General Electric executives, during the third-quarter earnings call, said the company wants to have a long-term future with NBC Universal -- in some form.
"NBC Universal has been a solid performer," said Jeff Immelt, chairman and CEO of General Electric. "Vivendi has been a great partner. They have a window every year to review their options. We wanted to be ready for any scenario -- one might be an IPO or a strategic partnership, like the one we have had with Vivendi."
"I don't have a specific pronouncement, or a specific need for cash," he added. "In many ways, we plan to operate NBC over the long term or [with a] partner that accelerates the growth of the franchise."
NBC's profitability was up in the third quarter, with revenues down because of unfavorable comparisons with the Summer Olympics revenues in 2008.
General Electric executives say NBC Television Network third-quarter scatter business is up double-digit CPMs (cost-per-thousand viewers increases) in prime time, with pricing up 20% or more for its cable networks.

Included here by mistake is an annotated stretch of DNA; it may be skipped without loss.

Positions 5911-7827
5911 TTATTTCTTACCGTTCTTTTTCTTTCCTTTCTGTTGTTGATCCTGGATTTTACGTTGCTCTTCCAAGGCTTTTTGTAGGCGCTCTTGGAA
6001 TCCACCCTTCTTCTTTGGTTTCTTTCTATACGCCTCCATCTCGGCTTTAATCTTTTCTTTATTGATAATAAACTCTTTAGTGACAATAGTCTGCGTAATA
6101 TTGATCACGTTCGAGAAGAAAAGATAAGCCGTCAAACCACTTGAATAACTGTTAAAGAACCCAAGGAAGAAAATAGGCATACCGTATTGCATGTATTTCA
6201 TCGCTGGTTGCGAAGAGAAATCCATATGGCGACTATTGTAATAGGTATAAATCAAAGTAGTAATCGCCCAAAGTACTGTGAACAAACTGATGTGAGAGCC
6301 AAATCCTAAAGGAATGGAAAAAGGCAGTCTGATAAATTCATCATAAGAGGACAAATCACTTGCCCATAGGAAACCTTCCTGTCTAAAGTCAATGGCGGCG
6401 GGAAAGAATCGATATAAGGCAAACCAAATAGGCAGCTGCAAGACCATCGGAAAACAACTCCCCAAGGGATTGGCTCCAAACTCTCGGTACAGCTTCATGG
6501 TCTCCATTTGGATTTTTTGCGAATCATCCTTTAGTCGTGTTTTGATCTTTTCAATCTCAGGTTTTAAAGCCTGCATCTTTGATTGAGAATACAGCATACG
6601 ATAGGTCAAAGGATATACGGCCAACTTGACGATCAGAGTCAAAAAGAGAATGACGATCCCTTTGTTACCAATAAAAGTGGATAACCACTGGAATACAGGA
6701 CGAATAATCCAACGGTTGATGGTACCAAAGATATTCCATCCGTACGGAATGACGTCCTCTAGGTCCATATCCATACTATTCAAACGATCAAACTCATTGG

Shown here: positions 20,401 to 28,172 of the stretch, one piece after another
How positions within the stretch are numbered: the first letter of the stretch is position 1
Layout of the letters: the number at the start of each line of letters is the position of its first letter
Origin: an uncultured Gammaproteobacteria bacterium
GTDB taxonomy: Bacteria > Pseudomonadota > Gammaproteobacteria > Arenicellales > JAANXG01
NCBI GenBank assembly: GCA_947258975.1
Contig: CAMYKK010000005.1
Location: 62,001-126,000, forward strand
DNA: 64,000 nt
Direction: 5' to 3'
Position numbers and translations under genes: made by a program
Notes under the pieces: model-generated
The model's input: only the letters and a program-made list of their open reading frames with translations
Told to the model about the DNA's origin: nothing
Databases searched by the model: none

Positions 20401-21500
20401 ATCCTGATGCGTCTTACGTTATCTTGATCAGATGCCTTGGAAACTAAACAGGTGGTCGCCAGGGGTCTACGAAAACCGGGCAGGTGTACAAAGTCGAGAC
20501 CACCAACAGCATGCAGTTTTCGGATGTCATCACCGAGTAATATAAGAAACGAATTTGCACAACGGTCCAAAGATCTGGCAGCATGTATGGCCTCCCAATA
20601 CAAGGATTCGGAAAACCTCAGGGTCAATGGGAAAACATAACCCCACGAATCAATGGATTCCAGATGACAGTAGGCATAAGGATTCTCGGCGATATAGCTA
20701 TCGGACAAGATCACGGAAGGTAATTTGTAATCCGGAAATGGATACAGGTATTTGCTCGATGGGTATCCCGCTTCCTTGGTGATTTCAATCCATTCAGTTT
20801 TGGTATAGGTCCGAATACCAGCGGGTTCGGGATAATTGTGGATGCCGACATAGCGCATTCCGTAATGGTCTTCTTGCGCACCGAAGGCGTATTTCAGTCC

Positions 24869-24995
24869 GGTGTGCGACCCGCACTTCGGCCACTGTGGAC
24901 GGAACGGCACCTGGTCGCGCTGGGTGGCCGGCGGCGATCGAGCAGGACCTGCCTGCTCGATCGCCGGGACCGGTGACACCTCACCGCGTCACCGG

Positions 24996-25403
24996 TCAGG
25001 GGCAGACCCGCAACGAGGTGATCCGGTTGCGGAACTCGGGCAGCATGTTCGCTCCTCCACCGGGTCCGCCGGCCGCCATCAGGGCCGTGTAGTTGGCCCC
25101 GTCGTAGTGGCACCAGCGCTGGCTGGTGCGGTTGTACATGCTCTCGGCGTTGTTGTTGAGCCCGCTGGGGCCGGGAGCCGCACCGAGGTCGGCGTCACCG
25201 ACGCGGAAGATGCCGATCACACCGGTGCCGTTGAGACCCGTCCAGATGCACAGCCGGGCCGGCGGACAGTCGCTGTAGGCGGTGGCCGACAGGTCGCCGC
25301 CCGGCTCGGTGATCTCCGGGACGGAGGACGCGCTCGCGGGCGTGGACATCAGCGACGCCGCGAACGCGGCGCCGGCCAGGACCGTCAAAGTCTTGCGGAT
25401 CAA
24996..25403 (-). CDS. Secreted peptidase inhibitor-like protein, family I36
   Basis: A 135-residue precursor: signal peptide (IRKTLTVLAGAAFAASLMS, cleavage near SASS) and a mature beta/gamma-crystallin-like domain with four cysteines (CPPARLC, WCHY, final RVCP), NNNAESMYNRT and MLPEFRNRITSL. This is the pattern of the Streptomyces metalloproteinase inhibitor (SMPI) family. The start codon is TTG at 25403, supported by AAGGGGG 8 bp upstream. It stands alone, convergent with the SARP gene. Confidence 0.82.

NBC improved 13% in profitability, reaching $732 million for the period, while revenues sank 20% to $4.1 billion. About $1 billion in sales was recorded by NBC for last year's Beijing Olympics for 3Q 2008. Taking out the Olympics, executives say revenues were flat, quarter-to-quarter.
As for programming, GE executives say "The Jay Leno Show" is "exceeding our estimates," with prime-time ratings meeting their estimates.
Cable continues to perform very well, they noted, with revenues up 8% to $1.2 billion and profits 11% higher to $533 million. USA Network has maintained its status as the No. 1 cable network; SyFy is up 30% in ratings; CNBC, up 9%; and Bravo, 4%.
NBC Universal benefited in the quarter from a one-time gain of $550 million from the restructuring of its stake in A&E Television Networks, which includes the Lifetime cable channels. Adjusting for the A&E purchase would put NBC Universal's profitability down 9% for the period.
NBC Universal's film business suffered, resulting in the removal of its top two executives. Revenue for the film business was at $1 billion, down 20%. Its only success during the period was "Inglorious Basterds."